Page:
School shootings have become more prevalent over the past twenty years. When these tragedies occur, they are immediately followed by a media frenzy. Images of the school, those hurt, and the perpetrator(s) are everywhere, and the topic is unavoidable for weeks. Lately, conversations about mental illness have come up. Can a child commit mass murder and not be evil? Who is really to blame when such events occur: the child, the parents, bullies, poor mental health treatment? In We Need to Talk about Kevin, the film adaption of the novel by Lionel Shriver, we get a different perspective on this topic as it is told from the perspective of the mother of a child that commits a massacre at his school.
Eva Khatchadourian (Tilda Swinton) was once a free-spirited woman who wanted nothing more than to travel the world with her husband, Franklin (John C. Reilly). The unexpected pregnancy that resulted in Kevin left her feeling out of place and resentful of her new family. Eva struggles to love and care for Kevin who seems to do everything possible to torment his mother. By the estimated age of six, Kevin is still in diapers. He purposefully destroys the things his mother loves, but turns into an angel when his father returns home. Eva is unsure of her emotional stability. If everyone says that Kevin is a great kid, then there must be something wrong with her–or so she thinks. In Kevin’s (Ezra Miller) teenage years his behavior worsens until the final climatic scenes.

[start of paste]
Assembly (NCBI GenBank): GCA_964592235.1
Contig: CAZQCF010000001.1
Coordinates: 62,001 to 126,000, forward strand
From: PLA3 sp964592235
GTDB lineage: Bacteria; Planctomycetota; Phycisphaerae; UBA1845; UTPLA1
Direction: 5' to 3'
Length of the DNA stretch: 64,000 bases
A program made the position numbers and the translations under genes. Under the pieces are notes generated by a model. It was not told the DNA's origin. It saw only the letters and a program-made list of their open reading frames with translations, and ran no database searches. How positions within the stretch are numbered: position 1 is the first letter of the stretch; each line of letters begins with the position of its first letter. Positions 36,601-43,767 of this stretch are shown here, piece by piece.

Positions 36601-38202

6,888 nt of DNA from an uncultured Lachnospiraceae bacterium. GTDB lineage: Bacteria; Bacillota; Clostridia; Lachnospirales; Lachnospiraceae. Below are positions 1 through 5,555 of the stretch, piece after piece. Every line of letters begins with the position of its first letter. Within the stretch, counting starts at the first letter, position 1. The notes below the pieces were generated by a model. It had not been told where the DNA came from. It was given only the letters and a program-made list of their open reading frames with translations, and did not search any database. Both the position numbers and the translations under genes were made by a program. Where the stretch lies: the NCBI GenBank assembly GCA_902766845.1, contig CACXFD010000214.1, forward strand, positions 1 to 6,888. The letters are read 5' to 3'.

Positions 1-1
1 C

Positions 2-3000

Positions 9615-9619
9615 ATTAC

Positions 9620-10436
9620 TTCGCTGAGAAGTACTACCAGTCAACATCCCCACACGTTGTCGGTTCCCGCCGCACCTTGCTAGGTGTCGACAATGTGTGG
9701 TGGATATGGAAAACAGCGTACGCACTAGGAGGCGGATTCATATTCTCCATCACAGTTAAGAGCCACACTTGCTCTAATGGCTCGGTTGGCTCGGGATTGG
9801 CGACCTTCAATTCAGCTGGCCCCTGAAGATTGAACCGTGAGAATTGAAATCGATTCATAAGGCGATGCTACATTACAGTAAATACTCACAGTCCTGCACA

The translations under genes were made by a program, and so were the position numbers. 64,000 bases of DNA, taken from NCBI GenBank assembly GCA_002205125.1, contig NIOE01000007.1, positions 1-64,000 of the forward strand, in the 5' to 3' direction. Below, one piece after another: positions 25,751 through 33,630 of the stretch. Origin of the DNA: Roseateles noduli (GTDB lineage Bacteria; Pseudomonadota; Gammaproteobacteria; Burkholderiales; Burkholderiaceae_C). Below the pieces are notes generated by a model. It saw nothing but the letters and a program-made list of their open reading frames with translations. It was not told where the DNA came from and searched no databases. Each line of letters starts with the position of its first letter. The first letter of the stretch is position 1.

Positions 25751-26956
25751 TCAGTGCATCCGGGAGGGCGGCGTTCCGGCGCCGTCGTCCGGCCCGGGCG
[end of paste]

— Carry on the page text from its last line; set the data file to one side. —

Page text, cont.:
The plot moves back and forth through time, making it difficult to arrange the sequence of events. This process, I believe, is to show how Eva’s mind relives moments; how a police siren can bring her back to the tragedy or how eating eggs with broken shells transports her back to her son’s nail biting habit. Eva, remains in the town of the tragedy and faces unemployment, poverty, and social scorn for what Kevin has done. Her car and home are defaced and she is attacked in the street, making it clear the town blames Eva for Kevin’s actions. Without giving the rest of the movie away, I’ll just say that Kevin’s vacant stare will haunt you hours after you finish the movie, but the emotional ending might flip your feelings of disgust into an odd sense of sympathy.